Today, the role of histone modifications in cellular processes remains the focus of the Chromatin and Gene Expression Group. We have a particular interest in the ways in which environmental agents, including therapeutic drugs and dietary components, can trigger epigenetic change, and in identifying circumstances in which such changes can be heritable, through the cell cycle, from one cell generation to the next.

Current Projects

Sensitivity and Resistance to Epigenetic Drugs

Drugs that inhibit a family of enzymes known as histone deacetylases (HDACs) are undergoing clinical trials against a variety of cancers. While they have been found to be remarkably effective against a few rare cancers, they are much less effective against the most common cancers.

We have identified a resistance mechanism which allows cells to survive HDAC inhibitor (HDACi) treatment.  Using HDACi-sensitive and resistant Burkitt’s lymphoma cell lines as a model system, we are looking to identify those elements of the HDACi response which are essential for resistance.

Several HDACi in clinical use are based on natural products made by bacteria to kill competing micro-organisms. We are testing the hypothesis, based on our data, that resistance to HDAC inhibitors in both normal cells and most cancers, is due to an ancient, evolutionarily conserved defence mechanism that serves to protect the cell’s carefully regulated patterns of gene expression from the disruptive effects of environmental enzyme inhibitors. Understanding how this defence mechanism works will point the way to treatments that can make tumour cells more sensitive to HDAC inhibitor treatment.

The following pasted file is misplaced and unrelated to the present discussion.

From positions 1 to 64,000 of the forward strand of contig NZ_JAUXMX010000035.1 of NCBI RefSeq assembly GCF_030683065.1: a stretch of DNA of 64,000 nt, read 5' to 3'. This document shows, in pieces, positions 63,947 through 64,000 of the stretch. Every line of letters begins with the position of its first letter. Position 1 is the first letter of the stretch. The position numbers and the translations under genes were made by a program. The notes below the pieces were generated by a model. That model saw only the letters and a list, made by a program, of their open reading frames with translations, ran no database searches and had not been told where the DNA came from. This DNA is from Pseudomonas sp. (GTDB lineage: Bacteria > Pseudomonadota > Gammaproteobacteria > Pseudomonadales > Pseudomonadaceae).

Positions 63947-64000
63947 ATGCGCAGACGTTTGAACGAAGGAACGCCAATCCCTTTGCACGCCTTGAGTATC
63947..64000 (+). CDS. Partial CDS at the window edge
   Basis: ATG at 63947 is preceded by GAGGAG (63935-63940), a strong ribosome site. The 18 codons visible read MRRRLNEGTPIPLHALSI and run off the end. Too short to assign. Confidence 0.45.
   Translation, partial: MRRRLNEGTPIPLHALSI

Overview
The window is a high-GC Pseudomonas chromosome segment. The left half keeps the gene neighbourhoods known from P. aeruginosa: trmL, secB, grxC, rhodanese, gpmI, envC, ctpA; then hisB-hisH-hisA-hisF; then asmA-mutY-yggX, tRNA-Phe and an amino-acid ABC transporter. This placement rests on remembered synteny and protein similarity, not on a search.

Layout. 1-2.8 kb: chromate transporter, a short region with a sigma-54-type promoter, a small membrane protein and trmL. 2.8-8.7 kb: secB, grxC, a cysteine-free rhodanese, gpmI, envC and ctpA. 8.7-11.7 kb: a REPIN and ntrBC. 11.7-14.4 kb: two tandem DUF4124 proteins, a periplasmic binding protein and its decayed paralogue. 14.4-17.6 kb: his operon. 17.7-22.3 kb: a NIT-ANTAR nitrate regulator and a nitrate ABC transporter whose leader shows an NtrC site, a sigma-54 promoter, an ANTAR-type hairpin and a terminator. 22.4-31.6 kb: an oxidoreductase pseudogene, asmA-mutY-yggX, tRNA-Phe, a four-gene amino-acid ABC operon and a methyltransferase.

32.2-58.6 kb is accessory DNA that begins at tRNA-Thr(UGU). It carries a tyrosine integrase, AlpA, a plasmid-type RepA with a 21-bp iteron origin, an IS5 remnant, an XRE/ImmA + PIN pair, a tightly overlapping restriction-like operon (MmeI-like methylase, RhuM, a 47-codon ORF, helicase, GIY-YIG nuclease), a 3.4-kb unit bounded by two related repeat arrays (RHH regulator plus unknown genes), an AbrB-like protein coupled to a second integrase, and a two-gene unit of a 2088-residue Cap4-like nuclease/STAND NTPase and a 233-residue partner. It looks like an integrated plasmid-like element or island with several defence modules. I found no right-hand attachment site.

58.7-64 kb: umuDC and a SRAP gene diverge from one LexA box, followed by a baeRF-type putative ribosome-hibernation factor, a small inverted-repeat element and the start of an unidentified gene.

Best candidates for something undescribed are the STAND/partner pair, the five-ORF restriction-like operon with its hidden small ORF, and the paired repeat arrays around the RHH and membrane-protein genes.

Stability and Dynamics of Histone Modifications through the Cell Cycle

When the cell divides (ie. at mitosis) the chromosomes become highly compacted and can be seen with a light microscope. Staining these chromosomes with antibodies to histone modifications demonstrate striking patterns. But what happens to these patterns at other points in the cells cycle?

It is assumed that histone modification patterns are faithfully reproduced during DNA replication, with relatively little experimental evidence. The group has developed methods to sort cells by cell cycle phase and are using chromatin immunoprecipitation, next generation sequencing and transcriptomics to build up a picture of modification patterns through the cell cycle and how these interact with the timing of transcription, replication and repair.